The bases of resistance
You may have been misled by the announcement made by US President Bush in August this year that 70,000 US troops serving overseas will be brought home and a third of US military sites will be shut down over the next 10 years. While troop numbers may be reduced in obsolete Cold War bastions like Germany and South Korea, plans are afoot to construct dozens of ‘leaner and meaner’ military facilities and access agreements throughout what the US has dubbed the ‘arc of instability’: running from Latin America through most of Africa, the Balkans, the Middle East and Central and Southeast Asia.
In an estimated 890 sites around the world, US bases have led to evictions, environmental destruction and the undermining of democracy. An ‘arc of solidarity’ is developing in opposition. The Philippines set an example in 1992, when the country booted out the US. Then, after years of protest in Vieques, Puerto Rico, the US was evicted last year. Now anti-bases protest has taken hold in Japan: after a US military helicopter crashed in Okinawa in August, the largest anti-US rally in nearly a decade demanded that the troops go home. Meanwhile, at the nearby fishing port of Henoko, communities have staged a continuous sit-in since 19 April against the planned construction of a military airport.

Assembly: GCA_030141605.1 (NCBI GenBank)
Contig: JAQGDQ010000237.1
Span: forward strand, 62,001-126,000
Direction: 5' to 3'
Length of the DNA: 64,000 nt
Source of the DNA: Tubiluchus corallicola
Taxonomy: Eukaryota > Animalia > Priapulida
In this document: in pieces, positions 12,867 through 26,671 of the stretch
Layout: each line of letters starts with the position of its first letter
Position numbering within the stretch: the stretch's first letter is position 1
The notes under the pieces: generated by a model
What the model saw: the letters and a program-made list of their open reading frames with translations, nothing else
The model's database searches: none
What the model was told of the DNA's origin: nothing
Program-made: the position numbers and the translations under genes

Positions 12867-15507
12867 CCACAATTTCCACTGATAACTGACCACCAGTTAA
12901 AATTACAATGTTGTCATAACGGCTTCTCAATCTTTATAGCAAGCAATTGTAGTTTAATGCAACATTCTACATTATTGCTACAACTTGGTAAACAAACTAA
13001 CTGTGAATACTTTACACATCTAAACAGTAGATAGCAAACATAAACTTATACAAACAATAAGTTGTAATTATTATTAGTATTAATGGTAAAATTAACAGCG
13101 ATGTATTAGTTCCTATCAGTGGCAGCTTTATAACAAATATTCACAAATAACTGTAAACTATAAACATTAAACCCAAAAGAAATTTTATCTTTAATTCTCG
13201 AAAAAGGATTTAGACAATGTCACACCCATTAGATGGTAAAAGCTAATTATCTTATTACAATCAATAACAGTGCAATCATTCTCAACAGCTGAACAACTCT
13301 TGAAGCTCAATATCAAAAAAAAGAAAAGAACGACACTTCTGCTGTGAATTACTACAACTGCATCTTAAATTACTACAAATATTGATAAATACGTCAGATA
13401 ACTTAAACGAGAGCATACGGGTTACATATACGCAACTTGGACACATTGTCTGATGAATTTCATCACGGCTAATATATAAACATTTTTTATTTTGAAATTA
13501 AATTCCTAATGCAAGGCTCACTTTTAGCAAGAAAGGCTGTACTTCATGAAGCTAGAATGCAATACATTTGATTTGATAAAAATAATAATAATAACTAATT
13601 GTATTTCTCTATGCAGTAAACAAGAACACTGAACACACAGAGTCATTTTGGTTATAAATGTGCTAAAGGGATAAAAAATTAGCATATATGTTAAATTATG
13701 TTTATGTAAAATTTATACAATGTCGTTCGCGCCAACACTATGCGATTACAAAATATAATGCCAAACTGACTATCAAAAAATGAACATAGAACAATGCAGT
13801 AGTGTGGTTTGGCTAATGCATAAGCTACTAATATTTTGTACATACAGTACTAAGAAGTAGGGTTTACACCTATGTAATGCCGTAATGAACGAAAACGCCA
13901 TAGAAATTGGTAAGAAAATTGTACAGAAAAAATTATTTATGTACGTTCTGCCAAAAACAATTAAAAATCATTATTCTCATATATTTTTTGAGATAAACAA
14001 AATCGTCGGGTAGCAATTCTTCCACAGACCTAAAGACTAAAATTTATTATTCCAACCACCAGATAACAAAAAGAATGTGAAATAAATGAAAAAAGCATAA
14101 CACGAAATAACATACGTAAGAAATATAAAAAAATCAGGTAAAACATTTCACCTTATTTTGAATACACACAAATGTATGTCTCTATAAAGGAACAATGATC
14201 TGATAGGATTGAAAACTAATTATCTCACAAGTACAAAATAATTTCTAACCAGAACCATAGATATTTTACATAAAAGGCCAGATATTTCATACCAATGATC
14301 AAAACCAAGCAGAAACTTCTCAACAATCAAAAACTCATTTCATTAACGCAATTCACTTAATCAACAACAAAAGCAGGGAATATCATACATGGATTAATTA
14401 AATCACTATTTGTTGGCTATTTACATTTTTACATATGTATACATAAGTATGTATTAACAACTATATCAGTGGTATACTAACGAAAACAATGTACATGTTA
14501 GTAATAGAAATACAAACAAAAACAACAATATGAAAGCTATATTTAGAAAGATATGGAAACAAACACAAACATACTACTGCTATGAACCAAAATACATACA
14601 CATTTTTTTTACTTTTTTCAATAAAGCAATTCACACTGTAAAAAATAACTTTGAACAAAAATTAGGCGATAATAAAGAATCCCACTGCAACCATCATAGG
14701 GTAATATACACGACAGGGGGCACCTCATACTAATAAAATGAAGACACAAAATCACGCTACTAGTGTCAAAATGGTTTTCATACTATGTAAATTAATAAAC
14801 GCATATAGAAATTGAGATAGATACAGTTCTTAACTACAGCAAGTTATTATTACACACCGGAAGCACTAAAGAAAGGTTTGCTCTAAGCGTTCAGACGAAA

As local struggles continue, a global resistance strategy is being mapped out, demanding the closure of all military bases. Read more at